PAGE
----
3. From La Foux-d’Allos to the summit, the final 7.5km. Here the grade reaches its maximum, about 7% most of the way. The final 2.5km consists of three very large switchbacks up the side of the mountain to the summit.

Road marker on the Col d'Allos.

The road on the south side is very good. Nicely paved, wide and well maintained. It gets a bit rougher near the top, but that’s to be expected due to all the snow and cold weather which is really tough on pavement. Every kilometer is marked with a very nice sign showing how much farther you have to go to the top, the altitude and the average grade for the next kilometer. It’s always great to have these signs along the way.

It took me about an hour and a half to reach the summit, riding at a very steady, but fairly easy pace. I took some photos, ate a bar and put on a vest for the ride down the northern side. It was surprisinlyg warm at the top of the col, but I was pretty sweaty from the climb up, so the vest was a good idea. A fast descent down and then a stop in Barcelonnette, which I had never been to. Great little town! Would love to come back here again sometime and explore. Bought some bananas, water and Orangina, ate a bar and a banana and then was on my way back up to the top.

The ascent from the north side is not quite as long as the south side at 21 km (13 miles) but the total ascension is more at 1150 meters (3,773 feet), which means the average grade is definitely more (5.5%). Again, the average grade is misleading as the first four to five kilometers are basically flat or 1%, which really skews the rest of the climb. The final 16kms average mostly 6% and 7% with a couple kilometers at 8%. It’s obviously a bit harder due to the increased grade and shorter distance and ideally, I would have done this side first, but since I am staying closer to Colmars it didn’t make any sense to drive to Barcelonnette. The north side is also a bit more scenic, though both sides are nice. There is a wonderful little patch of very thick pine trees about 7km into the climb from the north side.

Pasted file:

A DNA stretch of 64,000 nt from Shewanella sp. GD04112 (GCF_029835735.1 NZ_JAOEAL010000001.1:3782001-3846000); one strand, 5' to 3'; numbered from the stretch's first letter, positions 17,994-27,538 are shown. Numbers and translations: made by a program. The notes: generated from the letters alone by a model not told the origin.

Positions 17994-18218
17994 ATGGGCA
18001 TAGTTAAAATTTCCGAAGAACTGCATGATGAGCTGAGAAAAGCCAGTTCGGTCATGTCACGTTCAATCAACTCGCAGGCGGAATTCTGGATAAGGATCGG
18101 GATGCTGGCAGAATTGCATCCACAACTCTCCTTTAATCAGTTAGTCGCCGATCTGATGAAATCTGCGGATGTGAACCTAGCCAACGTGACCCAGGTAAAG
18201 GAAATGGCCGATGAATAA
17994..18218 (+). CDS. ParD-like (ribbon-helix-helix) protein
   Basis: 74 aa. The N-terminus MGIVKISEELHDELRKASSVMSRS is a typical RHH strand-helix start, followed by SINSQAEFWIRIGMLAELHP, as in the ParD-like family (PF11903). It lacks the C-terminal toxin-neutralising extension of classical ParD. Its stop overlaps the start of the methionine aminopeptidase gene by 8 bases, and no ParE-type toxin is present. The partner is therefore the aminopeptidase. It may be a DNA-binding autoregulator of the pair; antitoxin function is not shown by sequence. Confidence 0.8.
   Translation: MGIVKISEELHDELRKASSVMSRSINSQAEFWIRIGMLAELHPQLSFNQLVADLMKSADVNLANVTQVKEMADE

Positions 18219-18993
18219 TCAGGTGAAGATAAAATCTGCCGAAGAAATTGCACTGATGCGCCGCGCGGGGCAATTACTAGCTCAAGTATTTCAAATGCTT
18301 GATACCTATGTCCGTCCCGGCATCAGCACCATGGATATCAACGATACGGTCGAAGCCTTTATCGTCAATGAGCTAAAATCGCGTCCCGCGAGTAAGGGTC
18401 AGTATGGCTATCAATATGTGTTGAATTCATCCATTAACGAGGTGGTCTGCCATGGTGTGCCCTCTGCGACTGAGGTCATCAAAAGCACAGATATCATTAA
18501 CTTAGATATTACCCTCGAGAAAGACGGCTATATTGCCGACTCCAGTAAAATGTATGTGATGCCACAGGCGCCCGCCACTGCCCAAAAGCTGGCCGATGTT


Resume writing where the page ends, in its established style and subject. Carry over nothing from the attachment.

There were a lot of cyclists on the mountain today and I passed a bunch going up and coming back down. Good to be on a ride where there were lots of other riders. I felt strong and had no difficulties doing both sides of the col.

 A side note: the south side of the Col d’Allos is reserved for cyclists only from 8AM to 11AM on every Friday in July and August! How cool is that?

Another side note: Last year I climbed the Col de la Cayolle which is not too far from the Col d’Allos. The south ascent for the Col de la Cayolle begins in Saint-Martin-d’Entraunes, but the north ascent, just like the Col d’Allos, begins in Barcelonnette. It turns out there is another col, the Col des Champs, that connects Saint-Martin-d’Entraunes with Colmars! I decided to drive home via this route to see about the possibility of doing a Allos, Cayolle, Champs loop next year. The Col des Champs looks great! About 18km on the east side and 12 on the west. The east side road is wonderful, very well paved and very wide. The west side is a complete disaster, very narrow, full of holes and debris, just horrible. But, beautiful. It will be a lot of work, but I think it’s doable, doing all three cols in a big loop. Next year.